Taking time out15 October 2001
Utilising time compression techniques during the construction process can help reduce project costs, as Carrieann Davies discovers
Do you ever feel like you have too much to do? Do you have to meet unrealistic deadlines? Or perhaps a key project is behind schedule? If you can answer yes to any of these questions, then the chances are you’re not employing time compression techniques into your construction processes.
Basically defined as the removal of wasted time, time compression is not a new concept. In the 16th century the Venice Assenalotti compressed cycle times for the production of war galleys to a single day. Spitfire production during the the Second World War was also compressed to a single day.
Generically, time compression has been shown to deliver a range of benefits in areas including revenues, inventories, delivery lead times and return on assets. These range from 35% to 75%. However, few applications exist within the construction sector, especially in relation to the early stages of briefing and design. These stages are of paramount importance because of the resultant ramifications on the total cycle time of the construction project, in the form of changes, re-work and waste. As a result, the UK’s Department of the Environment, Transport and Regions – now the Department of Transport, Local Government and Regions (DTLR) – initiated a project to analyse where waste, in the form of time, exists in the briefing and design stages.
The project was originally instigated by Taylor Woodrow Construction, partnered with the Logistics Systems Dynamics Group at Cardiff University, which has conducted significant generic research on time compression. The aim of the project was to develop a method for reducing total time on a project and hence to reduce risk. The project attempted to integrate and relate a number of improvement technologies, including lean construction, supply chain management and agility.
The project was undertaken using the construction of a UK hospital as its case study. However, the project’s methodology can be made applicable to the construction of hydro power projects. The methodology follows seven main stages: identify team contacts; preliminary presentations; data collection; analyse findings; workshop; summation of findings into a time compression model; and implementation and dissemination.
During the project, data was collected from all the main participants and identified 120 different concerns, problems or opportunities. Through analysis, these were reduced to 12, verified at a workshop and ranked and analysed by using cause and effect diagrams. The latter were subsequently analysed and process models produced for briefing and for design.
Workshop members estimated percentage time improvements if each of the 12 was performed optimally for a project and for their own organisation. These ranged from 29% for better understanding and communication of the briefing process for the project, to 5% for the co-location of the project team.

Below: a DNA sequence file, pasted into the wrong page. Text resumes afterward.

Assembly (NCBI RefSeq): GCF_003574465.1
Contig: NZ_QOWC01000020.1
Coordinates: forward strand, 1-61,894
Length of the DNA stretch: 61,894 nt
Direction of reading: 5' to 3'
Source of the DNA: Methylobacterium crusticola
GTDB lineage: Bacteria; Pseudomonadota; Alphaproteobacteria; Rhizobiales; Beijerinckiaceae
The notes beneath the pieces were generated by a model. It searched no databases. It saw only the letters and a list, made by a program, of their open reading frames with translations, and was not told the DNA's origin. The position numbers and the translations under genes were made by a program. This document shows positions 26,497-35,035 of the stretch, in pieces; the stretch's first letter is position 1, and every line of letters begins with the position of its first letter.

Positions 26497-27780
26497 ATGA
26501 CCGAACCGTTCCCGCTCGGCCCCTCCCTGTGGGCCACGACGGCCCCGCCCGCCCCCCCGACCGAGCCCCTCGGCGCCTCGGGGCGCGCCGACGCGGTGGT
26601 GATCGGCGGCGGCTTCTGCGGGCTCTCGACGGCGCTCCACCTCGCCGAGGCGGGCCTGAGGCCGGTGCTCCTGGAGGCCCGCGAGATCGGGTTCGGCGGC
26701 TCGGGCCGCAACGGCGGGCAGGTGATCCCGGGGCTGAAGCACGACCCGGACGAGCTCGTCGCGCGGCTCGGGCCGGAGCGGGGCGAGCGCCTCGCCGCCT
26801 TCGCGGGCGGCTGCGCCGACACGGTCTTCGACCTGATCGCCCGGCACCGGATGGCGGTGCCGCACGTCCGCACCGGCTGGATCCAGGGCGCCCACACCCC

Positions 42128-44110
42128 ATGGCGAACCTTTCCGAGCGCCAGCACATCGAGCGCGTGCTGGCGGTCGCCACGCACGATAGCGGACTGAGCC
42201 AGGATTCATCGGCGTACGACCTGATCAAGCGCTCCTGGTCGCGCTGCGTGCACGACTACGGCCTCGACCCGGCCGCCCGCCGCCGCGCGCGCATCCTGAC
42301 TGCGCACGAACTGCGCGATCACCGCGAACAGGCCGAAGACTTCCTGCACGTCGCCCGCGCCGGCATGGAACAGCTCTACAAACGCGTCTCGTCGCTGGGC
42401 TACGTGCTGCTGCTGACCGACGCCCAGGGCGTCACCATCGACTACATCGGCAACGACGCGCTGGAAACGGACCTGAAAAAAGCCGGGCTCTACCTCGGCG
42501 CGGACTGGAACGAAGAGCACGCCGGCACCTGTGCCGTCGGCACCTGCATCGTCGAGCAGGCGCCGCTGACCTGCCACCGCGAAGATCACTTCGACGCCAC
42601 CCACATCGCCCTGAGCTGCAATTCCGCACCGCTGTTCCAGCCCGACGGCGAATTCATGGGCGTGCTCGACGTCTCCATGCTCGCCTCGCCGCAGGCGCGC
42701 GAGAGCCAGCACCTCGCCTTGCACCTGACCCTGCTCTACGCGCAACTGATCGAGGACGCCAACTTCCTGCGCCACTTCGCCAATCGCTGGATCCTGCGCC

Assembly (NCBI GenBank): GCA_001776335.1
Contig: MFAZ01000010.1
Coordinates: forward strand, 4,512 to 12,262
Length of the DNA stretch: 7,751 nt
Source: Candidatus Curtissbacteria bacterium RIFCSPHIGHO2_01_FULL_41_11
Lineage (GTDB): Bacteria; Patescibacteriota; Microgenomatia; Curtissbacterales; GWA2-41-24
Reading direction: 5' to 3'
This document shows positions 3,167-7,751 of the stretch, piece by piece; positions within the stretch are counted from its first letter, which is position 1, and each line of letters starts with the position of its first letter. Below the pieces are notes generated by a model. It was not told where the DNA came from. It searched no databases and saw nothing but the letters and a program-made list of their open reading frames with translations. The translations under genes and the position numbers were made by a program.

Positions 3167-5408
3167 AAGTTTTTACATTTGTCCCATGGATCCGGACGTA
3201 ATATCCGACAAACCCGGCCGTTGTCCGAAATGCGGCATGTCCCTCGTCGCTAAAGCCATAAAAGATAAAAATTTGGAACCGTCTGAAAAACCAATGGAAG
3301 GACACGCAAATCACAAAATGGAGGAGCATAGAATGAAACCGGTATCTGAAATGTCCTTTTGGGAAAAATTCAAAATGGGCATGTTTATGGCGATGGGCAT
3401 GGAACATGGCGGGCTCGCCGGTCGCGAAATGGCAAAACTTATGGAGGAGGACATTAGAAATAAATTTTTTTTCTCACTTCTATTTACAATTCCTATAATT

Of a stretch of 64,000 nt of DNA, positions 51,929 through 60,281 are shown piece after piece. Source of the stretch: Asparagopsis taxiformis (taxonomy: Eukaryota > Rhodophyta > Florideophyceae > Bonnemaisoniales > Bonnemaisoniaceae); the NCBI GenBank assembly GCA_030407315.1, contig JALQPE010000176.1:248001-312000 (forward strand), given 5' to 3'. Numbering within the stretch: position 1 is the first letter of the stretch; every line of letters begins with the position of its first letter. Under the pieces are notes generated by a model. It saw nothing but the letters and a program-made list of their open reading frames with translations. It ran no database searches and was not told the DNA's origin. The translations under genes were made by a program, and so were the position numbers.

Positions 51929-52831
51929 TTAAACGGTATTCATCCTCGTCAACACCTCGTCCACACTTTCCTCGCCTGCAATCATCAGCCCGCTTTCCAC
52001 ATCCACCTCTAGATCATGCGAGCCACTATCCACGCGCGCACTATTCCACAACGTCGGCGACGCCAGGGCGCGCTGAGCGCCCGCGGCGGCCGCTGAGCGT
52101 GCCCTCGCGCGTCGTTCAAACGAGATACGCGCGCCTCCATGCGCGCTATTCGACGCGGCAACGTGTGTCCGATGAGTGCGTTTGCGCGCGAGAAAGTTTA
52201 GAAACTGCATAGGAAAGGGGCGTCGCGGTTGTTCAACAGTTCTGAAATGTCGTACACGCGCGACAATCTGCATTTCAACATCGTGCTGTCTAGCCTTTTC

After the project was completed, various scenarios were checked. One of these was to review the effect on the return on capital employed and the internal rate of return if the overall time for the project could be reduced by 10%. The impact was significant – internal rate of return increased by 8.66% and return on capital employed by 10.27%.
Time compression can show particular benefits in the briefing and design development of new projects. Taylor Woodrow sees it as being particularly applicable where there is active involvement in the early project phase.
One company that adopts time compression techniques on its projects is Skanska of Sweden. The company has been involved in the construction of more than 450 hydro power projects during the last century. ‘We have extensive experience in these projects and always try to optimise construction and shorten the construction period,’ says Sture Idner. ‘Time compression is something we adopt automatically on all projects. A minimised project realisation period is beneficial for the client,with project revenue available as soon as possible, and for us as contractor, with less overhead and increased competitiveness.’
To shorten the project development period, Skanska is often involved in projects at a very early stage, even before construction drawings and bills of quantities have been developed. The construction has then been undertaken parallel to the production of drawings, ensuring substantial time savings for the client, says the company.
A close co-operation between the client, the contractor and the designer has been a prerequisite on projects, as well as complete confidence between the parties. According to Skanska, the input by the contractor to the project design has also contributed to decreasing the risks and cutting construction costs and time.
For example, in La Fortuna hydro power project in Panama, Skanska was awarded a contract to increase the height of the existing rockfill dam with concrete membrane by 38m. Instead of continuing the concrete membrane, the company proposed to apply a much thinner reinforced shotcrete membrane. This method did not require a rail track on top of the dam. The proposal was accepted, and the time and cost saving was considerable, says Skanska.
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